I was most surprised by how much I loved being edited. I’d heard before that some writers dislike being edited, and can only conclude that perhaps there are bad editors out there. Both my editor and agent ask questions that force me to think more deeply, rather than give prescriptive feedback. There is a level of foundational trust that they earned at the beginning by speaking about my novel in terms that resonated with me. If anyone ever describes your novel in a way that makes you cringe or gives you pause, that is not your person, no matter how powerful or esteemed.

The first story I read of yours was “Dad.Me” in McSweeney’s 53, which according to your Twitter “was rejected 38 freakin’ times.” As a writer, how do you deal with rejection? How do you know a story is worth working on and submitting even after it’s been rejected repeatedly?

I was once told that a writer needs two things: an enormous ego and crippling self-doubt. They’re uneasy partners in this strange writing life. The enormous ego gets you through to the end of projects; the crippling self-doubt helps you edit and be a decent human in the world.

There are plenty of stories I’ve thrown away after a few rejections, or sometimes just a tactful comment from a trusted reader. I kept submitting “Dad.Me” because, quite simply, it moved me every time I read it. Pay attention to when your own work moves you, really moves you—and I don’t mean when it impresses you, or you think you’ve written an especially lyrical metaphor.

You studied English as an undergrad at Brown. How do you think reading in an academic or critical context differs from reading as a fiction writer? I’ve heard from some writers that studying and analyzing English literature can stifle the creative impulse, whereas other writers find that literary studies and creative writing can be mutually productive. What was your experience?

There can be great pleasure and satisfaction in an academic paper: the pleasure of articulation. The ability to articulate why you love what you love—or why you hate what you hate—is a tool all people, really, should have.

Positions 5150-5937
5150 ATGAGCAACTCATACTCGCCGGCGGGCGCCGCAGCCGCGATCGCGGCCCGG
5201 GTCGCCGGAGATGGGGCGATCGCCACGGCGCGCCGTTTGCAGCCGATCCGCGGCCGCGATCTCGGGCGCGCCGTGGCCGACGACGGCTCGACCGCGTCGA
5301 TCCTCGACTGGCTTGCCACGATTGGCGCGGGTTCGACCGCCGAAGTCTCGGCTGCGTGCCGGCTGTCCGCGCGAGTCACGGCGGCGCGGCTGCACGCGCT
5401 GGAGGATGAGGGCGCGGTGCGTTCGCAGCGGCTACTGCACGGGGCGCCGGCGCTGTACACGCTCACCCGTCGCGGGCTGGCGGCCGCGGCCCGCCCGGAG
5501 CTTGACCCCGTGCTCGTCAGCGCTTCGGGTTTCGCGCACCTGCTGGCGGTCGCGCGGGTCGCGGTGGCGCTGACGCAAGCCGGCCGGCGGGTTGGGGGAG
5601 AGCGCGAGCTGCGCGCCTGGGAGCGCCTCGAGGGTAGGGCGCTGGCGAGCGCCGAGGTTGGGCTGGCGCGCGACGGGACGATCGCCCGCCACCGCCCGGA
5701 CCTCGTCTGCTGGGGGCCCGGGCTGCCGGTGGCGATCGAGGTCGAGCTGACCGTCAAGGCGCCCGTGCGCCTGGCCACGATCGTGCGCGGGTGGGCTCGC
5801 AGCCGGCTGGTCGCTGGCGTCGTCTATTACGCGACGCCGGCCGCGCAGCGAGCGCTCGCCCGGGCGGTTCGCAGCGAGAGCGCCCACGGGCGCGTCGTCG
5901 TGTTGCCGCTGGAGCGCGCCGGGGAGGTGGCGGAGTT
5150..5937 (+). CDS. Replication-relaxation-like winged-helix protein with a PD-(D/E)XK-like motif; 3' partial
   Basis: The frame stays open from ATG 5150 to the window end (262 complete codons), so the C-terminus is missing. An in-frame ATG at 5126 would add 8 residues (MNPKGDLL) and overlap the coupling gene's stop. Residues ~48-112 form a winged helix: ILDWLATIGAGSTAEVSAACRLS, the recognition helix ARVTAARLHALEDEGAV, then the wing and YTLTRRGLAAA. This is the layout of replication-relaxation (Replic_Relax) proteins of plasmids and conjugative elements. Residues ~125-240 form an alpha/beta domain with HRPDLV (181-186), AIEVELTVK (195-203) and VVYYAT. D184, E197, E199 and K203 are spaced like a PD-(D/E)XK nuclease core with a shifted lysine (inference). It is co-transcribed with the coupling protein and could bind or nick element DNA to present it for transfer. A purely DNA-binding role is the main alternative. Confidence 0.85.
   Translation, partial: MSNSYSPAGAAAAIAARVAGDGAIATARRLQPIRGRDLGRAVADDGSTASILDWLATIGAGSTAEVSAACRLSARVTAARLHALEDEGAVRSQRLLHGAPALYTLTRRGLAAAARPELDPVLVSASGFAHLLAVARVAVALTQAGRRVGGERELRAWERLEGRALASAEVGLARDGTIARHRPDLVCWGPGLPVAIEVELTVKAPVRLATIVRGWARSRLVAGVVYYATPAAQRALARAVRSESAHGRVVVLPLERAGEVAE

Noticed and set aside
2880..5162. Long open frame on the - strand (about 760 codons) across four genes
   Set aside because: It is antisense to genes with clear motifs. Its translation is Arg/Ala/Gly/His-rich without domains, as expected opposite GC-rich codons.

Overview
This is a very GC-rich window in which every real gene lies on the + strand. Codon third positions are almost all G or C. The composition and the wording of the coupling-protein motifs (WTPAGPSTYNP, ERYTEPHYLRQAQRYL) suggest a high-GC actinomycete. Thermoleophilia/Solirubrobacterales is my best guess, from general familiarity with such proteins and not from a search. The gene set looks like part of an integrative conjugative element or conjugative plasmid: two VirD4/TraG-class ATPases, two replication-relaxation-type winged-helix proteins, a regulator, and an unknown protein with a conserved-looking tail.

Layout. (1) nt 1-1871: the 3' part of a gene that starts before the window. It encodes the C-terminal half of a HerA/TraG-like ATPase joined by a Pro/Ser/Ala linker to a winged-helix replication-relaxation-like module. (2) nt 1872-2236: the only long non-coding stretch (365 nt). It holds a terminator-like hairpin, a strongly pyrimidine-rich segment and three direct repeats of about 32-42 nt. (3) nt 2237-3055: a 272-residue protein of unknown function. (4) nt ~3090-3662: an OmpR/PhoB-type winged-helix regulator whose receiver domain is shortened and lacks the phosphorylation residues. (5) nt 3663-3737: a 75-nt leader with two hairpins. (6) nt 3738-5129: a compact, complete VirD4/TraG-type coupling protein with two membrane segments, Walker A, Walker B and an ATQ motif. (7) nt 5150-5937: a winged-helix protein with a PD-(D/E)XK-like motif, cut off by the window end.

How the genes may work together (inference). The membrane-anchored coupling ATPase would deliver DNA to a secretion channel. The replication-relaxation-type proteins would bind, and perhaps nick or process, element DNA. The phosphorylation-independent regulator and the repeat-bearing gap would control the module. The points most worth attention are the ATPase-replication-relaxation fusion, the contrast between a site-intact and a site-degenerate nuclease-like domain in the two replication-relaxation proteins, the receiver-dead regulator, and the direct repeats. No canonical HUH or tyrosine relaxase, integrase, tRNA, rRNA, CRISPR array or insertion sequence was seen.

That said, articulation is a tool for readers and editors; don’t pick it up to write with.

What kinds of day jobs have you had since graduating from college, and how have they affected your writing or your ability to write?

I have always had a day job or freelance work. Straight out of college I worked in the San Francisco tech scene full time for about two years, then transitioning to part time. I still do tech work. I grew up in a low-income immigrant family and don’t have a safety net to fall back on. There is no shame in having a career that financially supports you—so many writers have either that or a familial safety net or a romantic partner who pays a greater share of living expenses, and it is criminal that we aren’t more vocal about that.

The hard truth is we do not live in a country that supports artists. Full stop. Support yourself, and be smart about it.

Remember that writing requires both the time to write and the mental freedom to do so. I did not have the latter if I lived in a state of precarity, worried about my next paycheck, how to make rent. Find a balance. Be steely-eyed about what you go into your paying job for, and therefore how much of yourself to put into the job. But it is very possible!

Finally, an obligatory FEAST question —— having lived in thirteen cities across four countries, what are some of your favorite foods and/or eateries that you associate with different places?

Providence, Rhode Island is cheap deals on buffalo wing deals. Bangkok, Thailand is fried fish from the street, where they get their residual warmth comes from sitting all day under the sun. Union City, California is greasy Chinese food at homestyle restaurants with every item on the menu plastered on the wall. Cambridge, UK is chip butties and Sainbury’s basics.